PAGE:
Two years later, after the assassination of Michael’s brother Sonny, set up by Carlo Rizzo, it is apparent that the Corleone family needs to work with the other families and stop the violence. Don Vito calls for a meeting and asks for a cease-fire. He then agrees to use his political connections to protect the heroin drug trade, as long as it is never sold to children and Michael is safe to return.
Michael returns after 4 years, reuniting with his former girlfriend, Kay, while also taking over the family business as Don Vito is getting older and has a more limited role. Michael promises Kay that he is going to legitimize the family business in five years, and she agrees to stay with him. Michael appoints his brother in law, Carlo, to be his right hand man, not knowing his involvement in Sonny’s death.
This is the stage of the wine, where the bright fruits are really almost all the way gone, and the dark fruits, earth, and savory notes are really starting to come through. Like Michael’s journey, he still has a big heart, but it is fading into a criminal mind set. Notes of leather, tobacco, spice, and oak will all be matched by deep, dark fruit profiles. The wine is starting to reach its darkest point, but were not quite there!
At this point, Michael is now totally in charge of the family business. Kay asks him if he will agree on becoming the godfather of Connie and Carlo’s child, knowing that he will then be known as the new Don Corleone. Vito Corleone warns Michael that someone will try to assassinate him from within his ranks. Vito Corleone dies in his tomato garden while playing with his grandson, and at the burial service, Michael is told that Salvatore Tessio, an associate, was the person who plans to betray Michael. Tessio alongside the other four families wanted Michael dead. Michael agrees to become the godfather of Connie and Carlo’s child and uses the baptism as an alibi while others murder the heads of the other four crime families.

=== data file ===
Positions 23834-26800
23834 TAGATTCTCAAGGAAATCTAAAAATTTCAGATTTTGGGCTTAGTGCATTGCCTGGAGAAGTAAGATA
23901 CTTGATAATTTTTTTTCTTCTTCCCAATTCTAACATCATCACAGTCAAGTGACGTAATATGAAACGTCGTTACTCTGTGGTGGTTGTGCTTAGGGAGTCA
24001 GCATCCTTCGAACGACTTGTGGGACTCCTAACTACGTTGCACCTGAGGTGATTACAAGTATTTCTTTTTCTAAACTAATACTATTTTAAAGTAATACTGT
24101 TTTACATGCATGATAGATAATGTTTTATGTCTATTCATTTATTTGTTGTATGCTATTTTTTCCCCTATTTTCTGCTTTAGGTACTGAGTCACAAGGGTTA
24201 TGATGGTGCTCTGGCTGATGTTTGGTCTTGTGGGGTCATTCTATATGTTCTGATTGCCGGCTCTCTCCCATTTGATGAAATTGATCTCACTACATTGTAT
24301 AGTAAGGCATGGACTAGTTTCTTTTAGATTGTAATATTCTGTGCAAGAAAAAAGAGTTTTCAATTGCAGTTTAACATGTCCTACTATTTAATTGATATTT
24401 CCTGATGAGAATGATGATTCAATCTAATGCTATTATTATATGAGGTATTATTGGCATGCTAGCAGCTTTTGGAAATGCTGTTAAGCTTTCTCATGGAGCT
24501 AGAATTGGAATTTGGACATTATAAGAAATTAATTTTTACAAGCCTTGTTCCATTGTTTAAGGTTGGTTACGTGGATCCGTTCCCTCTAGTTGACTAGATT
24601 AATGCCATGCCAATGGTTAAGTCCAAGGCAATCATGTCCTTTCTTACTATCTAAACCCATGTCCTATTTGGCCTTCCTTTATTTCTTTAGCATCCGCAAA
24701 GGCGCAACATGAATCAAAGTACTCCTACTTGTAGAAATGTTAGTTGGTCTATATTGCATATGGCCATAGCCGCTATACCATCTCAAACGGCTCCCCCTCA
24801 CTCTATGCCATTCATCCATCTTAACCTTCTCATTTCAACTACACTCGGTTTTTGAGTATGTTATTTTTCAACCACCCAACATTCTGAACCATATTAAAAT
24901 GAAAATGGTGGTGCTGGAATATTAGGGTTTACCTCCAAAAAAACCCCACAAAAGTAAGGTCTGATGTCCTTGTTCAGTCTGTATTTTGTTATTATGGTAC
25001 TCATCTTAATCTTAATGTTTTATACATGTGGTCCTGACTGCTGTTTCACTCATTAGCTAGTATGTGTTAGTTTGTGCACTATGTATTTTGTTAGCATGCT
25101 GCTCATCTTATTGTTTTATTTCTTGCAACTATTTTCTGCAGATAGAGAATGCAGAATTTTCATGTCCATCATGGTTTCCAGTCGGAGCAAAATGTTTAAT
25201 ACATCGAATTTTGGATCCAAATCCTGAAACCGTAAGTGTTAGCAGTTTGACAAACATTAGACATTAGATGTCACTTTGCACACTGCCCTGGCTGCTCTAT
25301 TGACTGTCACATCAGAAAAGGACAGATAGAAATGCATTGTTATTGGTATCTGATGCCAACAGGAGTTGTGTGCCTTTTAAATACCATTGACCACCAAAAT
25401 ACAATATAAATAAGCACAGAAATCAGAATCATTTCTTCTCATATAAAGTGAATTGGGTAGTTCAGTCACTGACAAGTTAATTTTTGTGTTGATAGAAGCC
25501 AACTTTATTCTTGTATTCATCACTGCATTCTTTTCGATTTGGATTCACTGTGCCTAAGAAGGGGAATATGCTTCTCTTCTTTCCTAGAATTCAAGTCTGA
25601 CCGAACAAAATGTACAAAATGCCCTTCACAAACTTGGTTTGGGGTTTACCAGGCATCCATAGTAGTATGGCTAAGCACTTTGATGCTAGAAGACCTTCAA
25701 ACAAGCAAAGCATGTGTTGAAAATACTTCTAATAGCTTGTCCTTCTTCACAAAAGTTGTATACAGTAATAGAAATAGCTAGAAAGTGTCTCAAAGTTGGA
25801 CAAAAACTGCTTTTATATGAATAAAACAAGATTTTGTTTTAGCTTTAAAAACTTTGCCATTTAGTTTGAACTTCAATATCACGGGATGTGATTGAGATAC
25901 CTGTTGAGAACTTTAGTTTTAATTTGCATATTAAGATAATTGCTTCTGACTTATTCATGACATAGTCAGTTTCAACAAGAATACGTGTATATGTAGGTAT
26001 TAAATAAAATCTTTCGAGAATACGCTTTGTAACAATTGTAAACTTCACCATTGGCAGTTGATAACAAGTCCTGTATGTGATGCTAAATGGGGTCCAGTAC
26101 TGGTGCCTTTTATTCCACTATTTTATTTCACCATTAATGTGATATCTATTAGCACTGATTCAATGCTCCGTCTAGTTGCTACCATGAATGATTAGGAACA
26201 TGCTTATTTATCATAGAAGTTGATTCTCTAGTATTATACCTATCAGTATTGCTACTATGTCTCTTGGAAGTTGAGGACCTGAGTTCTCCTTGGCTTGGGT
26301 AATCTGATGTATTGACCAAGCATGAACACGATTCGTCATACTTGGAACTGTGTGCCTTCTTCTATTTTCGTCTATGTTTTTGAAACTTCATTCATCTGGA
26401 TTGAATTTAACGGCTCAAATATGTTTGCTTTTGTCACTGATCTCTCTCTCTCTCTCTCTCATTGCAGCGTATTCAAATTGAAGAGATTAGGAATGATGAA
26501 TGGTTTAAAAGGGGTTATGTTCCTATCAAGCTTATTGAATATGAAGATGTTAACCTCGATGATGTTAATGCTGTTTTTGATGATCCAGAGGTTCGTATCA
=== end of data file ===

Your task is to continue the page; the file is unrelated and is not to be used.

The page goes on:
Around the same time, Michael finds out that Carlo has a part in setting up Sonny to be killed. He banishes him from all family business and tells Carlo, he will work in Las Vegas. On the way to the airport, Carlo is beaten to death. Connie confronts Michael and accuses him of murdering Carlo for the way he treated her. After she is removed, Kay comes in an asked Michael if he had Carlo killed. He tells her not to ask about the business, and she insists on knowing. Michael lies and she is relieved. As Peter Clemenza walks in the room, Kay leaves. Peter Clemenza kisses Michaels hand and recognizes him as Don Corleone. As the movie ends, the door shuts on Michael and Kay looks extremely worried.
The movie is over and you should be well into the last glass of wine. This is Sassicaia at its darkest time, just as Michael has become after lying to the love of his life. The fruit notes are gone, the wine has notes of smoked earth, leather, cigar tobacco, and tar. It is still full and structured, but what was left of the vibrant and upbeat style that it was when it was opened, has slowly gone away, just as the innocent personality and life of Michael Corleone.
When we talk about a one of the best movies of all time needing a wine to go with it, we need to pick one of the best wines of all time and that is why Tenuta San Guido’s 2015 Sassicaia is the perfect pairing for The Godfather.